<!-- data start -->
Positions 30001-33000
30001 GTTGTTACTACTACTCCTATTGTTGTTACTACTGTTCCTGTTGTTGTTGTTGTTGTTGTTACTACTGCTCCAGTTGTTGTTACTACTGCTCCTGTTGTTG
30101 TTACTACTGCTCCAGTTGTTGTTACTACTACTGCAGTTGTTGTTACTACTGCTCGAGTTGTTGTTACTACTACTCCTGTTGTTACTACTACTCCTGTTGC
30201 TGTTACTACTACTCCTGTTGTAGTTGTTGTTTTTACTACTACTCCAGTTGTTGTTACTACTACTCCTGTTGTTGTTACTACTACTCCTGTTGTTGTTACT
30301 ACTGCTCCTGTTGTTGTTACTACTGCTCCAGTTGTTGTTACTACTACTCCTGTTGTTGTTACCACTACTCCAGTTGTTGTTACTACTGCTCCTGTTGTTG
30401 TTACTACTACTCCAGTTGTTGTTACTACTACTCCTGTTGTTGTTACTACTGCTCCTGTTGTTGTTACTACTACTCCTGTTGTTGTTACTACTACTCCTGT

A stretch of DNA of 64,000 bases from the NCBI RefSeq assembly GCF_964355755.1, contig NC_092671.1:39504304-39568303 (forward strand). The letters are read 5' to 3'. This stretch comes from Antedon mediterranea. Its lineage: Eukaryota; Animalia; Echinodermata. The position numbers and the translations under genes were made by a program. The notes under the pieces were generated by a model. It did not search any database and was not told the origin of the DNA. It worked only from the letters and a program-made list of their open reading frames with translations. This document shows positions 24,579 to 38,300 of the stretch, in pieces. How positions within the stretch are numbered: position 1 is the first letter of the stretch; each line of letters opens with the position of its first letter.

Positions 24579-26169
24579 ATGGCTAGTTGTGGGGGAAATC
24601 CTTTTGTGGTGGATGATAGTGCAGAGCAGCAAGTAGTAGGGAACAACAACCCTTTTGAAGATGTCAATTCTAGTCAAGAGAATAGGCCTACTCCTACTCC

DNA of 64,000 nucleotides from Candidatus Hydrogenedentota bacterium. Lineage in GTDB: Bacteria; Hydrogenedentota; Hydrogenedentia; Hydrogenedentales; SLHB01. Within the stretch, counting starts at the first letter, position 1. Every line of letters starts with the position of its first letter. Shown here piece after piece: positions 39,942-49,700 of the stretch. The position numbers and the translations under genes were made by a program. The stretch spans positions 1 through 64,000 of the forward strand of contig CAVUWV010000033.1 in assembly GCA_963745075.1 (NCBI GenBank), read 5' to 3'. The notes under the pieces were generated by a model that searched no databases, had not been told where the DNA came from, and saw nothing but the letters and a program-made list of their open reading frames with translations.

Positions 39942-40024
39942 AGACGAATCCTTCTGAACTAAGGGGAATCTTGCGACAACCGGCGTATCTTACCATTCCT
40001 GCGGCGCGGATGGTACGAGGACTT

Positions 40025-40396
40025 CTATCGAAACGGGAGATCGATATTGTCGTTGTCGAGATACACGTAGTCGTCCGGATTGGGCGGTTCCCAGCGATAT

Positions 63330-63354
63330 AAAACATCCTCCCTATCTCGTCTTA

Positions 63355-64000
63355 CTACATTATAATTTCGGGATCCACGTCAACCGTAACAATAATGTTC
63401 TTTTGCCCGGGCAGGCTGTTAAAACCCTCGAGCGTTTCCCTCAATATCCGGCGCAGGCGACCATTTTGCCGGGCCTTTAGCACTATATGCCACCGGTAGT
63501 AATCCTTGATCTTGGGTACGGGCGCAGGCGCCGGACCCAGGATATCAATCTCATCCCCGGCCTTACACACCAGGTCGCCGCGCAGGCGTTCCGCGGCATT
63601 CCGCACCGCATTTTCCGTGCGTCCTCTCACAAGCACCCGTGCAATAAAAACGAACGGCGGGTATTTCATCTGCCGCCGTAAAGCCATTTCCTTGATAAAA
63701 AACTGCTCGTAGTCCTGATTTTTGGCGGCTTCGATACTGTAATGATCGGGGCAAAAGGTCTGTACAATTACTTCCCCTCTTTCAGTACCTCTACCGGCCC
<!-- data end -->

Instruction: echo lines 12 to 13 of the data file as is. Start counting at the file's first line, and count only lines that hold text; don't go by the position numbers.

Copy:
Positions 39942-40024
39942 AGACGAATCCTTCTGAACTAAGGGGAATCTTGCGACAACCGGCGTATCTTACCATTCCT